One of the continuing problems with wind energy has been the rush to windy sites. This was as true under the StrEG (stromeinspeisungsgesetz or German feed law) as it was under Britain’s NFFO or its current Renewable Obligation. This “wind rush” creates two enduring problems: it uses the best sites first, often with the least developed technology, and it creates wind ghettoes-large concentrations of turbines in windy areas. The latter often results in a backlash against wind energy of the type, “Why should we have all the turbines here?”
German Reference Yield Method
In Germany, sites for wind turbines along the North Sea coast were being quickly exhausted in the mid-1990s. Consequently, the Germans wanted to encourage development in the less windy interior away from the coast. To do so they needed a policy instrument that made it possible to earn a profit from the less windy sites in the interior, the binnenland. One fixed price like that under the old StrEG suitable for windy sites on the coast was insufficient to drive development at lower wind sites in the interior.
Their solution was as simple as it was innovative: a two-tiered tariff system that paid more for wind energy where it was less windy.
Tiered tariffs encourage the distribution of wind generation across a political jurisdiction. They do not prevent or prohibit development in the windiest locales. Instead, they encourage development in less windy areas. This has had a profound effect on wind development in Germany. More than half of all operating wind capacity and much of the new installations have been developed away from the coast.
The challenge for the Germans was how to determine the wind energy content of the site. They could have chosen to use wind speed measured by an anemometer. But anyone who has worked with wind resource assessment knows that this approach would be problematic. Again, the solution was elegant: actual wind generation from turbines on the site.
Thus, all wind turbines are paid the same tariff, T1, for the first five years of operation. After the first five years, a determination is made of the wind resource at the site by use of what the Germans call the Reference Yield Method (Referenzertrag). They average production over the five-year period and compare that of the same model of wind turbine with the projected generation at a hypothetical site with a wind speed of 5.5 m/s at a height of 30 meters. This comparison is then used to determine how many months beyond the initial five-year period a wind generator will be paid the premium or T1 tariff. For an operator at a windy site that produces 150% of the Reference Yield at the end of the five-year period, the tariff falls to the second tier or tariff T2 for the years 6-20. The lower tariff is then paid for generation from years 6 through 20. For those at less windy sites, the premium payment is extended a number of months as function of the site’s productivity.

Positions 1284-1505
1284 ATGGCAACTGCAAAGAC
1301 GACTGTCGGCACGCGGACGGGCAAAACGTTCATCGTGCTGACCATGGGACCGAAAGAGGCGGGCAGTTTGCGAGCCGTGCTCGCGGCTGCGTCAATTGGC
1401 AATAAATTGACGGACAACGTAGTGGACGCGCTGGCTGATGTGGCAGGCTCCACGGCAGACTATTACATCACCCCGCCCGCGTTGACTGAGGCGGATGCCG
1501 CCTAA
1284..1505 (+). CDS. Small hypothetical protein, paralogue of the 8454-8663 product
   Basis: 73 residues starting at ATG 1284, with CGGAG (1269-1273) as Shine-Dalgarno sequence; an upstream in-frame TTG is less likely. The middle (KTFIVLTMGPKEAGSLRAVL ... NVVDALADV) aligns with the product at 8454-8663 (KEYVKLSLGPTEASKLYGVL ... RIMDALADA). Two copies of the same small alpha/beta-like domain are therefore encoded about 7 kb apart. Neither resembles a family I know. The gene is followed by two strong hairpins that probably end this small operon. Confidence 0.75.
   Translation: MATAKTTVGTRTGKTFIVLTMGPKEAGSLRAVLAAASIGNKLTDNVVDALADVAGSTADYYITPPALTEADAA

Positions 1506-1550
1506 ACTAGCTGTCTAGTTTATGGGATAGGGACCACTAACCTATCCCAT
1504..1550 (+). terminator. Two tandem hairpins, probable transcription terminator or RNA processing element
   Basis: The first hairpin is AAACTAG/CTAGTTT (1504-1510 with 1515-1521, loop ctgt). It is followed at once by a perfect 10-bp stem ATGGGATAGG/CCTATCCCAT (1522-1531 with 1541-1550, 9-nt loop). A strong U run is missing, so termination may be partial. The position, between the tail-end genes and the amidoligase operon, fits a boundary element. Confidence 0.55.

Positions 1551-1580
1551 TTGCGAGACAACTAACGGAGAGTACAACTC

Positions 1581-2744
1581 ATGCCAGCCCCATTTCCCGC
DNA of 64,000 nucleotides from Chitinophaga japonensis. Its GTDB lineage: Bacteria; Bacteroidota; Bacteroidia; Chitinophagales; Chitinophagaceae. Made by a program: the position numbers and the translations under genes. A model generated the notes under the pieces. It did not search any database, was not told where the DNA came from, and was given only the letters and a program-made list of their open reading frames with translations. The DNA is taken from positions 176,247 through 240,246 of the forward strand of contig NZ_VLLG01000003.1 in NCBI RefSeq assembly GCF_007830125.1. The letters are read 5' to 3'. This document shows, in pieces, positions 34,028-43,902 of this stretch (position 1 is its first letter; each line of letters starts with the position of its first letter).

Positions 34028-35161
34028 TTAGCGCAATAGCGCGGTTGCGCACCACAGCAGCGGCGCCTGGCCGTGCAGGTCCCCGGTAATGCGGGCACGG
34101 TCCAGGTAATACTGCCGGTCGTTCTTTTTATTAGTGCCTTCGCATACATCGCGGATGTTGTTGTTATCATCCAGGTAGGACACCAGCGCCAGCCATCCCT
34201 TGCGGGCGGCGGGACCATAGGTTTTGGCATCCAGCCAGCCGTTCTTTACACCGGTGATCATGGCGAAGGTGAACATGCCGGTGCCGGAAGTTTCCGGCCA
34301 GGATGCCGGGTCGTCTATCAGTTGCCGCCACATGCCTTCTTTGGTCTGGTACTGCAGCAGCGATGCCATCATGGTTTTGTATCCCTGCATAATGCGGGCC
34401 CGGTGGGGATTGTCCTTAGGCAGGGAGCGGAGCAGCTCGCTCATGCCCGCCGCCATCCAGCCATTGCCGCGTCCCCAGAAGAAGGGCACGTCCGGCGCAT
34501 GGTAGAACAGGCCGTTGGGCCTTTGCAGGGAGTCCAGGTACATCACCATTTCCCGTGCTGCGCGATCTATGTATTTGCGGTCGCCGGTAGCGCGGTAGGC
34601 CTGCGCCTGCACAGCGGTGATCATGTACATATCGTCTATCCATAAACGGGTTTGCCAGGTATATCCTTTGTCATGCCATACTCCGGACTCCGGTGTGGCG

In practice, the German system is less complicated than it sounds. However, the German system does require a sophisticated market where developers, consultants, and regulators thoroughly understand wind energy. Information on standard turbine models and their Reference Yields are posted on the web and openly accessible to everyone from meteorological consultants to farmers.
Though shown here in a table format, the number of months the premium price is extended is a continuum. The formula for determining how many months the premium price is extended is written into the Renewable Energy Sources Act, the EEG.
French Full-Load Hours System
France uses a similar approach but handles the problem differently. As in the German system, all wind turbines are paid the same T1 tariff for the first five years. At the end of five years, the highest and lowest production figures are discarded (to avoid gaming) and the remaining three years’ production figures are used to find the average productivity of the site. Productivity is determined by the number of full-load hours, continental Europe’s measure of capacity factor. Productivity is then used to determine the tariff on a sliding scale. Turbines at sites with any more productivity than the base wind site will see their T2 tariff reduced for years 6 through 15. Though shown here in a table format, tariffs in the second tier, T2, are on a continuum.
The French system uses full-load hours. Like capacity factor, full-load hours is subject to gaming and this is occurring in France.
To avoid gaming, ADEME’s Bernard Chabot proposed the use of annual specific yield, the wind industry’s metric for productivity, to the Irish government. (For an explanation of how capacity factor is misleading measure of productivity, see .) Annual specific yield only requires the swept area of the wind turbine and the turbines generation in kWh.
OSEA’s Proposed Annual Specific Yield System
The Ontario Sustainable Energy Association proposed to the Ontario Ministry of Energy that the Canadian province should also use annual specific yield to determine tariff T2 in its Standard Offer Contracts. (Ontario opted to offer a flat tariff instead of tiered tariffs.)